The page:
Design to Live: Everyday Inventions from a Refugee Camp
The power of design to create a life worth living even in a refugee camp: designs, inventions, and artworks from the Azraq Refugee Camp in Jordan.
This book shows how, even in the most difficult conditions–forced displacement, trauma, and struggle–design can help create a life worth living. Design to Live documents designs, inventions, and artworks created by Syrian refugees living in the Azraq Refugee Camp in Jordan. Through these ingenious and creative innovations–including the vertical garden, an arrangement necessitated by regulations that forbid planting in the ground; a front hall, fashioned to protect privacy; a baby swing made from recycled desks; and a chess set carved from a broomstick–refugees defy the material scarcity, unforgiving desert climate, and cultural isolation of the camp.
Written in close collaboration with the residents of the camp, with text in both English and Arabic, Design to Live, reflects two perspectives on the camp: people living and working in Azraq and designers reflecting on humanitarian architecture within the broader field of socially engaged art and design. Architectural drawings, illustrations, photographs, narratives, and stories offer vivid testimony to the imaginative and artful ways that residents alter and reconstruct the standardized humanitarian design of the camp–and provide models that can be replicated elsewhere. The book is the product of a three-year project undertaken by MIT Future Heritage Lab, researchers and students with Syrian refugees at the Azraq Refugee Camp, CARE, Jordan, and the German-Jordanian University.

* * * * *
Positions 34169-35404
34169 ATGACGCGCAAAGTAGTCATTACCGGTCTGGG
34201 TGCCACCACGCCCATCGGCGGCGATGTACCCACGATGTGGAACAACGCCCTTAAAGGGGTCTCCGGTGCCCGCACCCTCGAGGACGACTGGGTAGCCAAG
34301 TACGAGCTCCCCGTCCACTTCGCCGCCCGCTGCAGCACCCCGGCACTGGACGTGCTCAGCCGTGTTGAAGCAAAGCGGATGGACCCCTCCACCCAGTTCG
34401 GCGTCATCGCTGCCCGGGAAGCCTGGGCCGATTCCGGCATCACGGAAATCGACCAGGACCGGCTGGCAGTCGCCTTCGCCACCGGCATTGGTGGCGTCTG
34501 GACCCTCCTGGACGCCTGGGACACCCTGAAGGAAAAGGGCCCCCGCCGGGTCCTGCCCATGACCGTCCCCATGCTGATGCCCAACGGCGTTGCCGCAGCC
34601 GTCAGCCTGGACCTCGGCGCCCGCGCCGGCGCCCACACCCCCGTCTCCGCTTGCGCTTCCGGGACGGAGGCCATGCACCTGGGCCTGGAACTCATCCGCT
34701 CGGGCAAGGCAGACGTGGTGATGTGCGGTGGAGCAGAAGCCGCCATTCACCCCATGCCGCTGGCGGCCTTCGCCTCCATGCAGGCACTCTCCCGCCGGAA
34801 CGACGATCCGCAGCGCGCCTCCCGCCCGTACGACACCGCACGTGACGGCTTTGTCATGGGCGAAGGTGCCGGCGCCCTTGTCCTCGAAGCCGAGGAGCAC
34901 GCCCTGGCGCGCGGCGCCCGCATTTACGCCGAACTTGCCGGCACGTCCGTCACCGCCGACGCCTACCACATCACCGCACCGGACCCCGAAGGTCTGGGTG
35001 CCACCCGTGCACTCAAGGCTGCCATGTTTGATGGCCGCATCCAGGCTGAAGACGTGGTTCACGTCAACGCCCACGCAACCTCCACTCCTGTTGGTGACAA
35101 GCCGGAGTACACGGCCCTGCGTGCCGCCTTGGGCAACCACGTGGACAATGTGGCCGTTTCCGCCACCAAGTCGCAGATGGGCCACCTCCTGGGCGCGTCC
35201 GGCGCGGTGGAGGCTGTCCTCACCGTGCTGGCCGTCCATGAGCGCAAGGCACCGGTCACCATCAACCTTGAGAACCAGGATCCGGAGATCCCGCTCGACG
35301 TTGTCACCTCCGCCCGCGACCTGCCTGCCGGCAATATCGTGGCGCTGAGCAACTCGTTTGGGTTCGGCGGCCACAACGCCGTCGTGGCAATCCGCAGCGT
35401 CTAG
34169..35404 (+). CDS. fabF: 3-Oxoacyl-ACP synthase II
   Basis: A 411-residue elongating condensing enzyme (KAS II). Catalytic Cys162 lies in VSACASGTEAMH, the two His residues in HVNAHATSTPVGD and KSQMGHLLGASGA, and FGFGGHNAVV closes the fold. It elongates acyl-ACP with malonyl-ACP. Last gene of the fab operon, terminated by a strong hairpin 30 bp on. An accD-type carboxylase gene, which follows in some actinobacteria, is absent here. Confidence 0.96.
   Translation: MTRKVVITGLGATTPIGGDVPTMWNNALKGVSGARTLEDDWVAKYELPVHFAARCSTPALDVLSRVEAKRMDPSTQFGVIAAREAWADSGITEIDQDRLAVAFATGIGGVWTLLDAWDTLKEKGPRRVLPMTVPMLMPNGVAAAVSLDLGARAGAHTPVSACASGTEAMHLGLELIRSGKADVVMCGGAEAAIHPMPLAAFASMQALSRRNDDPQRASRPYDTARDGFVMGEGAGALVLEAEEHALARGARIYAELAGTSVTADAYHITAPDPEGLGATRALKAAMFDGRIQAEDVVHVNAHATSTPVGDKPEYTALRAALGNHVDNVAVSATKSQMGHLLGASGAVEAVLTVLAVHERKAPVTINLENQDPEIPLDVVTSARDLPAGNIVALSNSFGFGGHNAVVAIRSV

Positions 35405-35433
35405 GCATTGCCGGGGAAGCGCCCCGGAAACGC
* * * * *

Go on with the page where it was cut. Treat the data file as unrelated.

Listen to an NPR interview with the author…
Katie Selby is Associate Editor of The Englewood Review of Books. Prior to her family‘s recent transition to the Englewood Christian Church community, Katie served various churches and organizations in Nebraska, East Tennessee, India, and Ethiopia. She is an M.Div. graduate of Emmanuel Christian Seminary at Milligan University.